Nkomo, S. M., Fottler, M. D., & McAfee, R. B. (2011). Applications in human
resource management: Cases, exercises, incidents, and skill builders
(7th ed.). Cincinnati: South-Western (Cengage). [ISBN-10: 0538468076 | ISBN-13: 9780538468077]
Mathis, R. L., & Jackson, J. H. (2011 or 2014). Human resource management (13th ed.
or 14th ed). Florence, KY: Cengage Learning. [ISBN: 978-0-538-45315-8 or ISBN: 0-538-45315-x]
IV. COURSE REQUIREMENTS and STRUCTURE
A. Attendance/Withdrawal: Remember that class participation is difficult,
at best, without class attendance, so make every effort to attend each class
session. Although attendance is highly encouraged, we recognize that not all
students are able to attend each class session. In cases where the student will
miss two or more weeks, please contact the professor or program secretary with
information as soon as possible. It is the responsibility of each student to submit
assignments and become aware of other activities missed during absences. Note #1: In accordance with university policy, each faculty member has the
responsibility and authority to determine whether make-up work can be done because of
absences. Although Dr. Lyon will generally accept make-up assignments up to one week
late, no individual additional extra credit activities will be granted. Make-up exams
are discussed in the exam paragraph.
Note #2: In rare, emergency cases, students may qualify for an incomplete grade,
which is recorded as a K on the grade report and transcript. Requests for incomplete
grades must be made according to TAMU-CT policy and approved by the instructor prior
to the final week of classes. All requirements must be competed by the end of the next
long semester or the K automatically changed to an F.
Note #3: The last day to drop a course with no record this semester is published
in the University Catalog on the Academic Calendar page(s).
B. Assignments: Reading assignments will be in accordance with this
syllabus and as assigned in class. Students are expected to become familiar with
information and assignments prior to discussion periods scheduled for each class.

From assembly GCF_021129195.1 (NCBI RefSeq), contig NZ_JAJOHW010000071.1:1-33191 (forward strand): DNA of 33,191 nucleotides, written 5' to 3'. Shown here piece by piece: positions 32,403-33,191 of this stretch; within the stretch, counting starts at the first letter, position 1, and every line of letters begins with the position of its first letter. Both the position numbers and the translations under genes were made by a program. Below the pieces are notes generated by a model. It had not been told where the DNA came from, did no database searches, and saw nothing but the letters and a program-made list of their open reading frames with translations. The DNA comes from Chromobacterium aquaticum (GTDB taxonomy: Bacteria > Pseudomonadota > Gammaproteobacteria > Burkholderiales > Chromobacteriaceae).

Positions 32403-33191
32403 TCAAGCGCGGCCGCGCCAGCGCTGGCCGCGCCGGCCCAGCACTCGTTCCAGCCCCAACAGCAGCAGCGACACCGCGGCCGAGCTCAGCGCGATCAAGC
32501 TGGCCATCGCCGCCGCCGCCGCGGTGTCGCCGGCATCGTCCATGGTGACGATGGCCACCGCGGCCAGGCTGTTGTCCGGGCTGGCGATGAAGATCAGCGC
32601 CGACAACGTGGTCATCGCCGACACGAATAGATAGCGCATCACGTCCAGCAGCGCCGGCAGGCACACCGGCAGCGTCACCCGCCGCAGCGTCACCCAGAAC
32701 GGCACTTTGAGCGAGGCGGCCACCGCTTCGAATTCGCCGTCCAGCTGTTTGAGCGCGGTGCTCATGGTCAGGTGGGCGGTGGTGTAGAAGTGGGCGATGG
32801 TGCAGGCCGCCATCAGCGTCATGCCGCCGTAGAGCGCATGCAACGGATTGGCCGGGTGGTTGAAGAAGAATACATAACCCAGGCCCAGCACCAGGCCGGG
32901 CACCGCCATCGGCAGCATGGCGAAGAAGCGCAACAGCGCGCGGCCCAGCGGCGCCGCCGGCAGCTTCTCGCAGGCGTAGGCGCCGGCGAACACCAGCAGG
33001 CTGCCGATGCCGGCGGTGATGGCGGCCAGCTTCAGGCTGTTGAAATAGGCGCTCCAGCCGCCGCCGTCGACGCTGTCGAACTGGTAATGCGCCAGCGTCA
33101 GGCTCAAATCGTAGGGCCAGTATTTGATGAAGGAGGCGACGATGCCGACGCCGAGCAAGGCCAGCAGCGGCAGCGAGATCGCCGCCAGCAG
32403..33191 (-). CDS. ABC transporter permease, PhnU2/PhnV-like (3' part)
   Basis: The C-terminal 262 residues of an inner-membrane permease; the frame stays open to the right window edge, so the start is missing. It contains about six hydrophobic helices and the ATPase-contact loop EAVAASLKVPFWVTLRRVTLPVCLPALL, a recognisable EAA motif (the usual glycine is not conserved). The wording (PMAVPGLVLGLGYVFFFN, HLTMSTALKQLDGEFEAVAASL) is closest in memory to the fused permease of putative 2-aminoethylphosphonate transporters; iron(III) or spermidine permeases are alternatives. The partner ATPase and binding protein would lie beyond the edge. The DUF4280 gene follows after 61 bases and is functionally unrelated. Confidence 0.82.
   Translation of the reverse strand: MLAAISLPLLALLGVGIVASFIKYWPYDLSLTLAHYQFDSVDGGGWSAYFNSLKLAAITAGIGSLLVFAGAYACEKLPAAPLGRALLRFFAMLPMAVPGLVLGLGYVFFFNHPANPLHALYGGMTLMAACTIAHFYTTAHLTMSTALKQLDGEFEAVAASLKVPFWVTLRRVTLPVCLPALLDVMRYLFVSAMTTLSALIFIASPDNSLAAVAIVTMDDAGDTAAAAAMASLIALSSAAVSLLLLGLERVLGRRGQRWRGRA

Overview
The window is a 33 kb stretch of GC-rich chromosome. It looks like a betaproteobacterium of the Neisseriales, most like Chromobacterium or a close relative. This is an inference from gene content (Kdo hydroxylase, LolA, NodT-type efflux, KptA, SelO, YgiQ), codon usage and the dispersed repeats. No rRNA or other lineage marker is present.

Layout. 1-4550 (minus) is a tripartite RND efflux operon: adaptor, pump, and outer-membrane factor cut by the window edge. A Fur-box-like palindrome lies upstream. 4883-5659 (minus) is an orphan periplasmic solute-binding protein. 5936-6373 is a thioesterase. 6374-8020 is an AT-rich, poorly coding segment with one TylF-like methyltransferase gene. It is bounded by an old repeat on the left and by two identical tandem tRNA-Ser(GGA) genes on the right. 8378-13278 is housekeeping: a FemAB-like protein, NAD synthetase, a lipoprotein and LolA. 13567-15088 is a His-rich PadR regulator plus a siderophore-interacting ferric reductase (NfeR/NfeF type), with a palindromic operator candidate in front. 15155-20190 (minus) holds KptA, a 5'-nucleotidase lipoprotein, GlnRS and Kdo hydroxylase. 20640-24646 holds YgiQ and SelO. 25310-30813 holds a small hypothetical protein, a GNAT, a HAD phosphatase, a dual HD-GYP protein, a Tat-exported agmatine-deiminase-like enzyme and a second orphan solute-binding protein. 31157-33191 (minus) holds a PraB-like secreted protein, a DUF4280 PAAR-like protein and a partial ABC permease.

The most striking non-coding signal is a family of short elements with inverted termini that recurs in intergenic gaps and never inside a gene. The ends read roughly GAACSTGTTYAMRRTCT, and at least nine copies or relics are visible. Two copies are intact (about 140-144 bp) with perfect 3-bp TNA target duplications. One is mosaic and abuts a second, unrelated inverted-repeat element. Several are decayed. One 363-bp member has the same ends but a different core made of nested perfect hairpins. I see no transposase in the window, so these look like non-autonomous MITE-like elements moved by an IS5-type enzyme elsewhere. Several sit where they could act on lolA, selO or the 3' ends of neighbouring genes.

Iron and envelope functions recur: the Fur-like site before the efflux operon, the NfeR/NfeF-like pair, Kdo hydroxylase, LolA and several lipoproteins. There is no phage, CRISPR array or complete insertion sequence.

Assignment point values are indicated in the syllabus. Late assignments will
be down-graded 20% per day (100% per week) and will generally not be scored if
submitted after more than one week following the scheduled due date. Unless
otherwise announced in class, workbook assignments are due the day of the week
HRM 595.110 Fall 2014
Syllabus - Page 4
assigned. Workbook assignments must be submitted by the end of the scheduled
class period and, if appropriate, may be submitted on the Exercise Book forms
provided; however, memo assignments must be prepared in typewritten format.
Students who are absent from class are encouraged to submit their assignments
early or through Blackboard to avoid late penalties.
C. Written Work: Unless otherwise indicated, all outside written work must
be typed double-spaced on white 8-1/2 x 11 paper, using black ink. Students are
required to use the Publication Manual of the American Psychological Association
(APA, 6th ed.) as the primary reference as they prepare their formal work for
submission. Most written work will be submitted for grading with a cover sheet
(including title of work, student name, university, course and section number,
professor, date, etc.) and stapled at the upper left-hand corner. Items submitted
are expected to be of graduate quality, language and depth and in APA format.
Points will be deducted for poor grammar, spelling and appearance.
Note #1: All 5-point assignments are exempt from the cover page
Note #2: No plastic folders will be used, except in such cases as
specifically necessary to support course objectives.
Note #3: Items containing more than three errors may be returned for
correction and resubmission. The highest grade that will be assigned to a
resubmission is a C.
D. HRM Research (Class Presentation/Literature Review): Students, working
individually or in teams of two, will deliver a timed, oral presentation on an
appropriate topic. Topics will be assigned by the professor and students will be
assigned specific dates, according to the Course Outline (see last section).
Presentations will be conducted in a professional manner (including appropriate
dress) and will range in time from 12 to 15 minutes. Each student must speak during
a major portion (e.g. not fewer th